IT WAS NOT THE FAULT of primitive man that he was ignorant, nor that his ignorance made him a prey to dread. The traces of his mental suffering will inspire in us only pity and sympathy; for Nature is a grim school-mistress, and not all her lessons have yet been learned. We have a right to scorn and anger only when we see this dread being diverted from its true function, a stimulus to a search for knowledge, and made into a means of clamping down ignorance upon the mind of the race. That this has been the deliberate policy of institutionalized Religion no candid student can deny.

The first thing brought forth by the study of any religion, ancient or modern, is that it is based upon Fear, born of it, fed by it — and that it cultivates the source from which its nourishment is derived. "The fear of divine anger," says Prof. Jastrow, "runs as an undercurrent through the entire religious literature of Babylonia and Assyria." In the words of Tabi-utul-Enlil, King of ancient Nippur:

    Who is there that can grasp the will of the gods in heaven?
    The plan of a god is full of mystery — who can understand it?
    He who is still alive at evening is dead the next morning.
    In an instant he is cast into grief, in a moment he is crushed.


And that cry might be duplicated from almost any page of the Hebrew scriptures: the only difference being that the Hebrews combined all their fears into one Great Fear. "The fear of the Lord is the beginning of wisdom," we are told by Solomon of the thousand wives; and the Psalmist repeats it. "Dominion and fear are with Him," cries Job. "How then can any man be just before God? Or how can he be clean that is born of a woman? Behold, even the moon hath no brightness, and the stars are not pure in His sight: How much less man, that is a worm? And the son of man, which is a worm?" He goes on, in his lyrical rapture, "Sheol is naked before Him, and Destruction hath no covering. ... The pillars of heaven tremble and are astonished at His rebuke. ... The thunder of His power who can understand?" That all this is some of the world's great poetry does not in the least alter the fact that it is an abasement of the soul, an hysterical perversion of the facts of life, and a preparation of the mind for the seeds of Priestcraft.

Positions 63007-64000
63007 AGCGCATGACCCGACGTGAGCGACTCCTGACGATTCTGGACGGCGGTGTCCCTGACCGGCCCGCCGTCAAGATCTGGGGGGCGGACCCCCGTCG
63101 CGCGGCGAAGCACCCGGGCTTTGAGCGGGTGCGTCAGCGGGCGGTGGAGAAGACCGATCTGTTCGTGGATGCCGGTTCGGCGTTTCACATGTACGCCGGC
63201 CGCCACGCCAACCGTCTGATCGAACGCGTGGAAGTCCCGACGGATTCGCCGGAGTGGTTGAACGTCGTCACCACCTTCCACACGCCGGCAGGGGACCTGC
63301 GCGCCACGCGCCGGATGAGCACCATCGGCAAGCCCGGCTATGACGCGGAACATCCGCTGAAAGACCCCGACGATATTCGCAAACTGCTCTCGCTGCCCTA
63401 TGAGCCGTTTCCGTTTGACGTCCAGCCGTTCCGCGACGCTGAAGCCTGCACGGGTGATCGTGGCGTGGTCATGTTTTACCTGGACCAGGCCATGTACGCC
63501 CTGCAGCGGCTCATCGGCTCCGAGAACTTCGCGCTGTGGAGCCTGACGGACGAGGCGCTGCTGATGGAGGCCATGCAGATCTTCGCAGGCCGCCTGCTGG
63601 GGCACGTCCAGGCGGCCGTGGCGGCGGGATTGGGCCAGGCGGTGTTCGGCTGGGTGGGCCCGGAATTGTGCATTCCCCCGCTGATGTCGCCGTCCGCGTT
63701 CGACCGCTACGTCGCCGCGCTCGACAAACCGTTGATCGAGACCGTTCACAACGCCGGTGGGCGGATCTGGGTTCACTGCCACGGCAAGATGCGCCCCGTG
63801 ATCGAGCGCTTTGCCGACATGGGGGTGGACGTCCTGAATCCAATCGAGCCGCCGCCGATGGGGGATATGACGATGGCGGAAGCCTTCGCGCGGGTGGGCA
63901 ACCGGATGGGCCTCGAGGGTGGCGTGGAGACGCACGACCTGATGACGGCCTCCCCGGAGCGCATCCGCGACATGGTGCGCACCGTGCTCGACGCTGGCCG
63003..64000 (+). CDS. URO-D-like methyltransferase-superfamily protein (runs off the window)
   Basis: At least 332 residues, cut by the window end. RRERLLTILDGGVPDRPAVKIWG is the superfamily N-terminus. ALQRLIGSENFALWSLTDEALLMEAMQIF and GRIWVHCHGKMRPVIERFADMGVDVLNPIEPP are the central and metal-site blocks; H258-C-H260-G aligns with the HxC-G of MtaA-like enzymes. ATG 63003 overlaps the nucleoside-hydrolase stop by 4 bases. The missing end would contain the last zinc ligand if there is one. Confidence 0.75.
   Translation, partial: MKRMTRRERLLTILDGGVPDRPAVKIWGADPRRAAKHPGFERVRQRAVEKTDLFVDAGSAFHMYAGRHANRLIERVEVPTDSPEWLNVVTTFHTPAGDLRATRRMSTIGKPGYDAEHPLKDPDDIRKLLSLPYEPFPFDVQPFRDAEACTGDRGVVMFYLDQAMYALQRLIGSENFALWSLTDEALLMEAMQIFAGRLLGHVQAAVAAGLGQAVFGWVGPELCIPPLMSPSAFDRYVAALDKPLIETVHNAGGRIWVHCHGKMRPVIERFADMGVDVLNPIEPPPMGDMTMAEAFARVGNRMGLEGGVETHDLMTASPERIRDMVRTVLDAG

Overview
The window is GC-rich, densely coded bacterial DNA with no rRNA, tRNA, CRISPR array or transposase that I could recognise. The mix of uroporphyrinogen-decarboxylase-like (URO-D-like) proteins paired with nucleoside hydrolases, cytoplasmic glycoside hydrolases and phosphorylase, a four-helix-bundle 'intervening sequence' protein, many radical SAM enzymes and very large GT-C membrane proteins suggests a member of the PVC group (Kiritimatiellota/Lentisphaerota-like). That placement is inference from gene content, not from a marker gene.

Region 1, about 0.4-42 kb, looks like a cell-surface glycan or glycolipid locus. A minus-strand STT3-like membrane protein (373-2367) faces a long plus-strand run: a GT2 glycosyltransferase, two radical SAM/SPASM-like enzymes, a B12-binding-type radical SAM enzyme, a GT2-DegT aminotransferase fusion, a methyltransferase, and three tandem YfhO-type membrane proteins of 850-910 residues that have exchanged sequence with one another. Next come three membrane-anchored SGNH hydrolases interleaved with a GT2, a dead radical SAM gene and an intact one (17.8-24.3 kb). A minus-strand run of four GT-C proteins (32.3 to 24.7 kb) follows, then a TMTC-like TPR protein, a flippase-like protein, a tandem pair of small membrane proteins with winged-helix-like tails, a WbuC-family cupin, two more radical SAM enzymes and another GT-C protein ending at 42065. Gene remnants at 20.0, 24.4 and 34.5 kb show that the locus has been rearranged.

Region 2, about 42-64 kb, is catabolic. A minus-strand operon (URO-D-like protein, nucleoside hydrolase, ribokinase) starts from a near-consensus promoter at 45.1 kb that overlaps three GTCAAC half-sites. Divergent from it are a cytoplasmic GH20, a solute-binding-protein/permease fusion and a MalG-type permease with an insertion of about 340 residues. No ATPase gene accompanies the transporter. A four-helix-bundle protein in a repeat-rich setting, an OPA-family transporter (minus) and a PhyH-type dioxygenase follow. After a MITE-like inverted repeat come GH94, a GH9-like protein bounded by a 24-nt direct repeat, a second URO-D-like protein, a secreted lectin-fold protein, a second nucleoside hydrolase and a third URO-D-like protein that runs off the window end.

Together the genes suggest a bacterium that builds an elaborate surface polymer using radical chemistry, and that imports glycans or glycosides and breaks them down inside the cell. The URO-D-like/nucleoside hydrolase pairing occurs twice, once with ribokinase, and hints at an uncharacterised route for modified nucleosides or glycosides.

The Book of Job has been called a "Wisdom-drama": and what is the denouement of this drama, what is ancient Hebrew wisdom's last word about life? "Wherefore I abhor myself," says Job, "and repent in dust and ashes." The poor fellow has done nothing; we have been told at the beginning that he "was perfect and upright, and one that feared God, and eschewed evil." But the Sabeans and the Chaldeans rob him, and "the fire of God" falls from heaven and burns up his sheep and his servants, and "a great wind from the wilderness" kills his sons and daughters; and then his body becomes covered with boils — a phenomenon caused in part by worry, and the consequent nervous indigestion, but mainly by excess of starch and deficiency of mineral salts in the diet. Job, however, has never heard of the fasting cure for disease, and so he takes him a potsherd to scrape himself withal, and he sits among the ashes — a highly unsanitary procedure enforced by his religious ritual. So naturally he feels like a worm, and abhors himself, and cries out: "I know that Thou canst do all things, and that no purpose of Thine can be restrained." By which utter, unreasoning humility he succeeds in appeasing the Great Fear, and his friends make a sacrifice of seven bullocks and seven rams — a feast for a whole templeful of priests — and then "the Lord gave Job twice as much as he had before. ... And after this Job lived an hundred and forty years, and saw his sons and his sons' sons, even four generations."

You do not have to look very deeply into this "Wisdom-drama" to find out whose wisdom it is. Confess your own ignorance and your own impotence, abandon yourself utterly, and then we, the sacred Caste, the Keepers of the Holy Secrets, will secure you pardon and respite — in exchange for fresh meat. Here are verses from a psalm of the ancient Babylonians, which "heathen" chant is identical in spirit and purpose with the utterances of Job:

    The Sin that I have wrought, I know not;
    The unclean that I have eaten, I know not;
    The offense into which I have walked, I know not....